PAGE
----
Tony Cingrani, Baseball America's #82 prospect coming into this season, is set to make his season debut tomorrow (Thursday). Cingrani put up "video game" stats throughout the Minors. Through 211 MiLB innings, Cingrani has a 1.62 ERA with an 11.8 K/9 and a 2.6 BB/9. Cingrani was a third round selection out of Rice University in 2011. He is a 6'4" lefty who throws a low-mid 90s fastball and has, according to most scouts, some pretty pedestrian secondary offerings.
In spite of Cingrani's lack of elite "stuff", he struck out 26 batters in 14.1 innings at AAA this season. According to a newspaper article I read (sorry, I can't fine the precise source, so I will have to paraphrase), Cingrani was quoted as saying that he kept throwing fastballs, and hitters kept missing them. Apparently Cingrani does a phenomenal job of hiding the baseball in his delivery, and hitters simply cannot pick up the baseball in time.
Cingrani is, in many ways, the complete opposite type of prospect as Gerrit Cole. Cole has some of the best stuff in the Minors, and everyone knew it coming out of college. In spite of Cole's MiLB numbers not being nearly as impressive as Cingrani's heading into this season, Cole was ranked in the top 10 in all of the prospect lists I saw, including being ranked as the #1 pitching prospect by Baseball Prospectus. Cole's Achilles' heel is that he gets hit too hard ... that he shows the ball too early, and hitters can see the ball relatively easy off of him.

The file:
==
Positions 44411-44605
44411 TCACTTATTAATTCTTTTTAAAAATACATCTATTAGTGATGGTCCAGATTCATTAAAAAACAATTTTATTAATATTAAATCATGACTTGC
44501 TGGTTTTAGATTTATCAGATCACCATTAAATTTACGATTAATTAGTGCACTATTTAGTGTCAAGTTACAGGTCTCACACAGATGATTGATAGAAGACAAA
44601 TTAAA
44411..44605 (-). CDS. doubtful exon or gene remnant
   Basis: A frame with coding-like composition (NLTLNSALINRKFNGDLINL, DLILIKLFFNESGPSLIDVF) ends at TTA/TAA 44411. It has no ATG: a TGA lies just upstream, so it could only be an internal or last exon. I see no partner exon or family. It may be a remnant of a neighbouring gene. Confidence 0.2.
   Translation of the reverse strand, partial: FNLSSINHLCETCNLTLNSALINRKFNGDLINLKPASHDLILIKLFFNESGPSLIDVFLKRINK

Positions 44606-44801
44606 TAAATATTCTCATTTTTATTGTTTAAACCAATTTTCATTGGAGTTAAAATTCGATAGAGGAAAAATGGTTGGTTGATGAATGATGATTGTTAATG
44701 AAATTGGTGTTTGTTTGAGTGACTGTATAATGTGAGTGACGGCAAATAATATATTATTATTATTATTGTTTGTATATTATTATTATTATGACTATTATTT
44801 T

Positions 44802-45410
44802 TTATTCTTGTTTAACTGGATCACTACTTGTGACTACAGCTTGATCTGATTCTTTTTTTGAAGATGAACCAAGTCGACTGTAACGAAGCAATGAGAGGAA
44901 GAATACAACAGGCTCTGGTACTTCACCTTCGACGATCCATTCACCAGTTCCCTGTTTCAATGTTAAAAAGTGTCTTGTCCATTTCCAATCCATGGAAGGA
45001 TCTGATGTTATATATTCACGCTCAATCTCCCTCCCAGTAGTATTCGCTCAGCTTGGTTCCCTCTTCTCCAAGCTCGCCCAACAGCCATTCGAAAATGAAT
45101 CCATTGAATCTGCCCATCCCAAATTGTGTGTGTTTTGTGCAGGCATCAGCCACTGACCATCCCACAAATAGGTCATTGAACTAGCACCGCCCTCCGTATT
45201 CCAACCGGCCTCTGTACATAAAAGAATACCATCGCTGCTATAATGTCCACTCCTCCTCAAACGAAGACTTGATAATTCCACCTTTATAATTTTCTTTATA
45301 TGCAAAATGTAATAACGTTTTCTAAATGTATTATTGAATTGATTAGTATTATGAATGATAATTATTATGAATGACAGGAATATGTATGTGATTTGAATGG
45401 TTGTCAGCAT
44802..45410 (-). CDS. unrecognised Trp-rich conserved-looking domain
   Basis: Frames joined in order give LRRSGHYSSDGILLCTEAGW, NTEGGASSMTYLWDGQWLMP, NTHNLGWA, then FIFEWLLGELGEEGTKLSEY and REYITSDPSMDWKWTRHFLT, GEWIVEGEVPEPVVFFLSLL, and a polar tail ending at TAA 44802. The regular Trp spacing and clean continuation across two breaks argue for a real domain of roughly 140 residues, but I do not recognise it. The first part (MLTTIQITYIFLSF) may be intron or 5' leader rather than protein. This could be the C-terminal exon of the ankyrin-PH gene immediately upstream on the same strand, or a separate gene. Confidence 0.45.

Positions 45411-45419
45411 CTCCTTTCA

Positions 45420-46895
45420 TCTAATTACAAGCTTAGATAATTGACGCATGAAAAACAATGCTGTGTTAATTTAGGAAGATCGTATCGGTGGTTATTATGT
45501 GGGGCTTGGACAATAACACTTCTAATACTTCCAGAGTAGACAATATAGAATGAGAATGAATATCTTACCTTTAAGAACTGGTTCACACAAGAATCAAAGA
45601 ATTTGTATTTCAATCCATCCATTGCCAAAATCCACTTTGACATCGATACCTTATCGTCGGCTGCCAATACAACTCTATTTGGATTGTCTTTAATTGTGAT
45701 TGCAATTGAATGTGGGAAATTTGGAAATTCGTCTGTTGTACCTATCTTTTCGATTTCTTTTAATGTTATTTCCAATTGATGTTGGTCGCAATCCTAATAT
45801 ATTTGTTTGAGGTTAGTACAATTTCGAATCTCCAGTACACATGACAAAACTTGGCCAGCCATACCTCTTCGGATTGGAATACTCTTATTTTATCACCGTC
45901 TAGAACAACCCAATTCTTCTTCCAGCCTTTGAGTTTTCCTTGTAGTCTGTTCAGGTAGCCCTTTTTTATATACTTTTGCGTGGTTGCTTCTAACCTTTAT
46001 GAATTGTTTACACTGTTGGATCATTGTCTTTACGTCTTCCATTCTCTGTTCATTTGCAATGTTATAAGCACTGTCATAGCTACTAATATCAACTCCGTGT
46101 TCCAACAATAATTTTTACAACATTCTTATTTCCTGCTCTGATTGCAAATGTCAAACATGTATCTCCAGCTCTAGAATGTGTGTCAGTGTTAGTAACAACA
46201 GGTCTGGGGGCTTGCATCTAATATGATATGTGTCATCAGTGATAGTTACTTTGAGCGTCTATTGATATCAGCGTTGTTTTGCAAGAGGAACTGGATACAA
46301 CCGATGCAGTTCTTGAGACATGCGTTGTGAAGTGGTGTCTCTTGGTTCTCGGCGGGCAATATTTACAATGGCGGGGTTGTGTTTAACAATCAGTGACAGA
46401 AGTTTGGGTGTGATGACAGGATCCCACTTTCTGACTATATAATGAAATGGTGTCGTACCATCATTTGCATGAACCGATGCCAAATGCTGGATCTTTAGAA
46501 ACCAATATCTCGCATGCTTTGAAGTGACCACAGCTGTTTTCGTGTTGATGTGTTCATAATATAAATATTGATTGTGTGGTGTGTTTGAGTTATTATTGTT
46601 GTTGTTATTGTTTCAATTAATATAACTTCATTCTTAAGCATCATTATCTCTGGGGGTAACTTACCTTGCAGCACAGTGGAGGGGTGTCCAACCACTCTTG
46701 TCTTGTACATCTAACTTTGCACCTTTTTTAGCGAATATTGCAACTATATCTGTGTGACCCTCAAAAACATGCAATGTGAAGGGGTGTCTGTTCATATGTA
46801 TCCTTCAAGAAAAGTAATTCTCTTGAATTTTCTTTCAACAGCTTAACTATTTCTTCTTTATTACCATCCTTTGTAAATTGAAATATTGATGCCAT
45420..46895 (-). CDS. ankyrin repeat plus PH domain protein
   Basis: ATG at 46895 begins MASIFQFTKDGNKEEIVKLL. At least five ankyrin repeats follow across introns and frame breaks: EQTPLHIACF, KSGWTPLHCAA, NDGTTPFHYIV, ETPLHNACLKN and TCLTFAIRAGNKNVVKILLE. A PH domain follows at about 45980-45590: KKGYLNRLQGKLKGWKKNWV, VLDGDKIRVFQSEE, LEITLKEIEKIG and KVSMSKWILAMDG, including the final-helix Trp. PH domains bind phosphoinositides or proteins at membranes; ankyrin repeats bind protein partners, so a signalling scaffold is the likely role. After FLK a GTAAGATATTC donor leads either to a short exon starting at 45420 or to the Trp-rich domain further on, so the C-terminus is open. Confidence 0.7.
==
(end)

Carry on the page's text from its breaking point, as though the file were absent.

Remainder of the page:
Cole's lack of "deception", as I would like to call it, was merely a footnote in his scouting report when he was drafted by the Pirates. Conversely, most scouts seem to believe that although Cingrani has completely fooled MiLB hitters, he will not have the same success against Major League hitters. Most scouts see Cingrani as a decent mid-rotation option.
With Cingrani due to debut tomorrow, I'd like to get the pulse of Bucs Dugout regarding Tony Cingrani, and specifically, comparing him to Gerrit Cole. Would anyone take Cingrani over Cole at this time? Do we think Cingrani's Houdini act won't fool hitters in the Majors? What about the importance of "deception" in general when it comes to scouting players?